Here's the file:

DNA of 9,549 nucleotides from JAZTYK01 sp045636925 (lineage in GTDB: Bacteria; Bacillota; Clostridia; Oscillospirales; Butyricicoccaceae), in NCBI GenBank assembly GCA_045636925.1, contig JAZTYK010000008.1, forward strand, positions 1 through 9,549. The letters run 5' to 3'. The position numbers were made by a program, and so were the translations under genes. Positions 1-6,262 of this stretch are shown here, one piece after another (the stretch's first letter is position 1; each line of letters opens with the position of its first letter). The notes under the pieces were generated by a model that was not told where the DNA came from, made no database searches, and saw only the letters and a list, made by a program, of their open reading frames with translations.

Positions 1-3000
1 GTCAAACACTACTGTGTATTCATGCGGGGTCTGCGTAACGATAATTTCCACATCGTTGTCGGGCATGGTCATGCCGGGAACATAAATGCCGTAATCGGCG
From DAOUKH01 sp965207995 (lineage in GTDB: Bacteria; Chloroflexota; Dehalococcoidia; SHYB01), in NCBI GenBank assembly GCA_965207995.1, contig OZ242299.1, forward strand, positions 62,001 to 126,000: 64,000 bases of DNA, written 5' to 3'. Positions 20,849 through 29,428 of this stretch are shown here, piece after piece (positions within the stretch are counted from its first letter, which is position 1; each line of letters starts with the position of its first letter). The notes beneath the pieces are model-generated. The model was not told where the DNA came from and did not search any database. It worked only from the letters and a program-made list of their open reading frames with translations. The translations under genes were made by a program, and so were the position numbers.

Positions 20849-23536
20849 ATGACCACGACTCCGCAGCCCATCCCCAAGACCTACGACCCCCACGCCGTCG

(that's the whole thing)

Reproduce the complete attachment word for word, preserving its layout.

DNA of 9,549 nucleotides from JAZTYK01 sp045636925 (lineage in GTDB: Bacteria; Bacillota; Clostridia; Oscillospirales; Butyricicoccaceae), in NCBI GenBank assembly GCA_045636925.1, contig JAZTYK010000008.1, forward strand, positions 1 through 9,549. The letters run 5' to 3'. The position numbers were made by a program, and so were the translations under genes. Positions 1-6,262 of this stretch are shown here, one piece after another (the stretch's first letter is position 1; each line of letters opens with the position of its first letter). The notes under the pieces were generated by a model that was not told where the DNA came from, made no database searches, and saw only the letters and a list, made by a program, of their open reading frames with translations.

Positions 1-3000
1 GTCAAACACTACTGTGTATTCATGCGGGGTCTGCGTAACGATAATTTCCACATCGTTGTCGGGCATGGTCATGCCGGGAACATAAATGCCGTAATCGGCG
From DAOUKH01 sp965207995 (lineage in GTDB: Bacteria; Chloroflexota; Dehalococcoidia; SHYB01), in NCBI GenBank assembly GCA_965207995.1, contig OZ242299.1, forward strand, positions 62,001 to 126,000: 64,000 bases of DNA, written 5' to 3'. Positions 20,849 through 29,428 of this stretch are shown here, piece after piece (positions within the stretch are counted from its first letter, which is position 1; each line of letters starts with the position of its first letter). The notes beneath the pieces are model-generated. The model was not told where the DNA came from and did not search any database. It worked only from the letters and a program-made list of their open reading frames with translations. The translations under genes were made by a program, and so were the position numbers.

Positions 20849-23536
20849 ATGACCACGACTCCGCAGCCCATCCCCAAGACCTACGACCCCCACGCCGTCG